MANALI, INDIA —
Environmentalists say retreating glaciers and melting snows on high Himalayan peaks could impact millions of people in the Indian subcontinent who rely on rivers fed by the massive ice sheets on the mountains. A surge in tourism is impacting the mountains in India’s northern Himachal Pradesh state.
Tucked in the high Himalayas, the picturesque hill town of Manali in the Kullu Valley thrives on the tourists who come to escape the scorching heat of the Indian plains.
D.S. Aditya, Manager of Sterling Resorts in Manali said a snow-covered pass that lies 50 kilometers up a snaking mountain road is a huge draw. “Wherever you go there is one destination which is famous. If you visited in Manali, Rohtang is main attraction," Aditya said. "Because of the snow.”
Tourists flock to the Rohtang Pass, India, Sept. 20, 2013. (Anjana Pasricha for VOA)
The Rohtang Pass hosts many more visitors now than it did a decade ago as rising prosperity in India’s middle class brings more tourists to the hill town. In summer months, more than 2,000 vehicles negotiate the narrow mountain road daily, making it resemble a clogged city street.
Ravi Thakur of Himalayan Caravan Adventure, who has been living in Manali since childhood, says “Twenty years ago, we could count how many cars are here in Manali. Now if you come in season time, we do have traffic jam for four, five, six kilometers on the Rohtang Road,” he added.
While tourists enjoy the scenic sight, environmentalists are cautioning about the swelling number of vehicles on snow capped mountains and nearby glaciers.
A senior scientist at the G B Pant Institute of Himalayan Environment and Development, J.C. Kuniyal, who is studying the Rohtang region, said temperatures in the Kullu valley have risen by about point six degrees centigrade. That is in keeping with the global trend.
But more worrying, said Kuniyal, is the impact of uncontrolled tourism on the fragile mountain ecology.
“I have seen that the regions which are facing a high influx due to floating population or human activity, there aerosols are increasing," Kuniyal said. "These are supposed to be the main causes to melt the Himalayan glaciers.”
The aerosols come both from diesel exhausts of vehicles and burning of wood for cooking by local people. The smoke deposits black soot on the glaciers, which makes them absorb more heat.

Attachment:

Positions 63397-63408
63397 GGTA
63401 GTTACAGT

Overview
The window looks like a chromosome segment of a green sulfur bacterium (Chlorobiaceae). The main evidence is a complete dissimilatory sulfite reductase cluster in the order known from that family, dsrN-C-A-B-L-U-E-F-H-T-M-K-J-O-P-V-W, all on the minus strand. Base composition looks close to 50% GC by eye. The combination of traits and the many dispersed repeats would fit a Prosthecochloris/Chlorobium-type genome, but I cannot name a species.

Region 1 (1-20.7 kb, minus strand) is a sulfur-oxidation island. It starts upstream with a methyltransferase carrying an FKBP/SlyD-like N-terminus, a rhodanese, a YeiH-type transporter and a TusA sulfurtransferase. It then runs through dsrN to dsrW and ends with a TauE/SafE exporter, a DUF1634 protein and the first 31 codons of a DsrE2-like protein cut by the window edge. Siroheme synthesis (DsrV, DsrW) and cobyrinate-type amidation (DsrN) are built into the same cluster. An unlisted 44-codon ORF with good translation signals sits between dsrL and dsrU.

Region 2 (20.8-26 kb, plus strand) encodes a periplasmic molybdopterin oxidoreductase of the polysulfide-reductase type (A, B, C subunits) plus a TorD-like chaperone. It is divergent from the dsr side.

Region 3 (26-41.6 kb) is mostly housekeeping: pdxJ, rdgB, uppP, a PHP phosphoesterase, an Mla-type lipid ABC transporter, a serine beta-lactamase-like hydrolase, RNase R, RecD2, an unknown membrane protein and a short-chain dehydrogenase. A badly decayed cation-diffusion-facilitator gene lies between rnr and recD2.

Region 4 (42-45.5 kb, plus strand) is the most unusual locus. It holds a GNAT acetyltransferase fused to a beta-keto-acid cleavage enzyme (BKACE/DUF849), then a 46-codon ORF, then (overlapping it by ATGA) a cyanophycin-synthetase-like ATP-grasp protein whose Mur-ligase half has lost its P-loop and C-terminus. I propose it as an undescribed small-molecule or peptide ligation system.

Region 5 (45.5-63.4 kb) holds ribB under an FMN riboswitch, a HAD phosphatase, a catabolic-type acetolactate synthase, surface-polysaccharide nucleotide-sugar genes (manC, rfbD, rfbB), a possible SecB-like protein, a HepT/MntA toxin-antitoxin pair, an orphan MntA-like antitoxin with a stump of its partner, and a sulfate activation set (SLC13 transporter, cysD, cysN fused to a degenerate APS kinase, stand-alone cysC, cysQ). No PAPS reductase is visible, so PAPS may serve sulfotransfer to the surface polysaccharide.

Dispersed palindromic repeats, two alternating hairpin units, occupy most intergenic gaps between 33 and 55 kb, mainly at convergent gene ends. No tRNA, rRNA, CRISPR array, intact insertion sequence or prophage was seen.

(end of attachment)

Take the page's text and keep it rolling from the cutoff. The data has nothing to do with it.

Even as scientists collate data to study the impact of climate change and human activity on glaciers, local people are witnessing it firsthand. Ravi Thakur of Himalayan Caravan Adventure said he has been walking the mountains since childhood.
“When I was kid, I have seen a lot of snow here, compared to that, this time we don’t have that much snow here. When I have been on the glaciers first time, I have seen lot of ice. We keep going every year, almost through the same routes, and I have seen that glaciers, they are receding," he said. "There is a big change, in 15 years I have seen that big change.”
That retreat has raised concerns: these glaciers are the headwaters for rivers like the Indus and the Ganges that provide fresh water for millions of people in South Asia.
"If the present trend of gradual loss of net glacial mass continues, then over time the flow from the glaciers would reduce," said Pradipto Ghosh, a director at The Energy and Resources Institute in New Delhi. "The lean season flow in the northern rivers which are fed by the Himalayan ice and snow cover, that would be reduced, but it would not be zero.”
Scientists said concerns are greater for communities living close to the mountain ranges than for those who rely on rain fed agriculture in the plains.
Arun Shrestha is a climate change specialist at the International Center for Integrated Mountain Development in Nepal.
“It will impact their livelihoods quite significantly just by change in the water flow. Those communities, their agricultural system relies quite heavily on melt water coming out of the glaciers," Shrestha explained. "Changes in the melt water amount and timing also will have impact."
For the time being, hill communities like those in Manali are not worrying. The surge in tourism is bringing more money, more jobs and higher incomes. New hotels are opening every year to accommodate the visitors. And so far a gushing river nearby provides plenty of water for the lush apple orchards carpeting the valley.
But some local residents like mountain guide Thakur occasionally worry about the consequences over time. "Till I leave my life, we won't be facing those scarcity of water, but later on, the coming generation, they will have problems,” Thakur said.
Environmentalists still are trying to establish how deep those problems may turn out to be.